The Boston Globe:
Lisa Feldman Barrett thinks we’ve long misunderstood how our brains work — and what’s going on when we’re stressed.
For decades, scientists have assumed that the brain simply responded to signs from the outside world: See tiger coming; get anxious. But instead, Barrett, a Northeastern University professor, argues in a new paper in Nature Reviews Neuroscience that most of our anxieties are triggered not by danger in front of us but the anticipation or fear of it: Worry tiger might appear; get stressed.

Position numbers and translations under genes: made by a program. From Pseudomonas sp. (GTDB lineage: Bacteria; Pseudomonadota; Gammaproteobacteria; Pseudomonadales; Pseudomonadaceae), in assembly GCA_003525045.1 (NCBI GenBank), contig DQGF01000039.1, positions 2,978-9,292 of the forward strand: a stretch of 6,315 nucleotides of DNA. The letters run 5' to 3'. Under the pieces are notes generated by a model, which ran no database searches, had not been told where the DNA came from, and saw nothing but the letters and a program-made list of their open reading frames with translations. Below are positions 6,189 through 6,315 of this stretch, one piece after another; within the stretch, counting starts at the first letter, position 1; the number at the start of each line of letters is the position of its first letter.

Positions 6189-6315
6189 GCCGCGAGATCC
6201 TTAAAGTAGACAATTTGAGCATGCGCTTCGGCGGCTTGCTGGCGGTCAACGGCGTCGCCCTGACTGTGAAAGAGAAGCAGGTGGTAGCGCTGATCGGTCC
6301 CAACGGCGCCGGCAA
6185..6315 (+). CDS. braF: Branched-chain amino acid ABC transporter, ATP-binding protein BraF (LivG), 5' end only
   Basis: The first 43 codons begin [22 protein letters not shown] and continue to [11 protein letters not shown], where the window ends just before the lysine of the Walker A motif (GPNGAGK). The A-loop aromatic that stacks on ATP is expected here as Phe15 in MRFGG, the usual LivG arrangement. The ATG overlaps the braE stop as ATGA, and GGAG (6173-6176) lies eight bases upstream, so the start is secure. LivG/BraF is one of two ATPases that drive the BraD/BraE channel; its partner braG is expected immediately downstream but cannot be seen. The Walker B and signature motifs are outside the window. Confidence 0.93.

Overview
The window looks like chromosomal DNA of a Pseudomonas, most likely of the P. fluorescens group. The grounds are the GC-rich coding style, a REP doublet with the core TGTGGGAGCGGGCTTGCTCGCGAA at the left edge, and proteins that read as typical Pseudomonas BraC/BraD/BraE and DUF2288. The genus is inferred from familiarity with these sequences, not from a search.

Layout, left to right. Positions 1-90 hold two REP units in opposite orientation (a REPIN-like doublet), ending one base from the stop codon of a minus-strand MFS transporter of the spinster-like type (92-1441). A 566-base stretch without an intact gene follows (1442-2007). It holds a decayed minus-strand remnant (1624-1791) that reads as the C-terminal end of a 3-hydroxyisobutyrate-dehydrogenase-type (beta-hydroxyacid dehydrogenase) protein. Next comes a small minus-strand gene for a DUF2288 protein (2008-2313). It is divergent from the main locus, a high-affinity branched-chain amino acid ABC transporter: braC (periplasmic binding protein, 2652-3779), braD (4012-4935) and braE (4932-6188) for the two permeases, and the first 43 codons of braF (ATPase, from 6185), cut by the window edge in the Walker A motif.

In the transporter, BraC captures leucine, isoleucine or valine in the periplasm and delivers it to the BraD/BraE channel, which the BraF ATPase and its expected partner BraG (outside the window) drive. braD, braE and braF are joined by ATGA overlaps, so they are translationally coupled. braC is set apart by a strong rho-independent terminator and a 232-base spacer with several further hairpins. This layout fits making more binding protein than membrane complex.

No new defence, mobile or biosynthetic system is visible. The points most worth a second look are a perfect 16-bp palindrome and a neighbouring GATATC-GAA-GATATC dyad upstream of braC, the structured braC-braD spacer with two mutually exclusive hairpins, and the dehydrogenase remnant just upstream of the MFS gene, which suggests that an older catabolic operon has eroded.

Such a response makes a lot of sense in a world where you may need to run away from fast-moving tigers.
It can cause problems for us today, though, where everything from a shadow to a flashing siren, while not really threatening, could seem that way.
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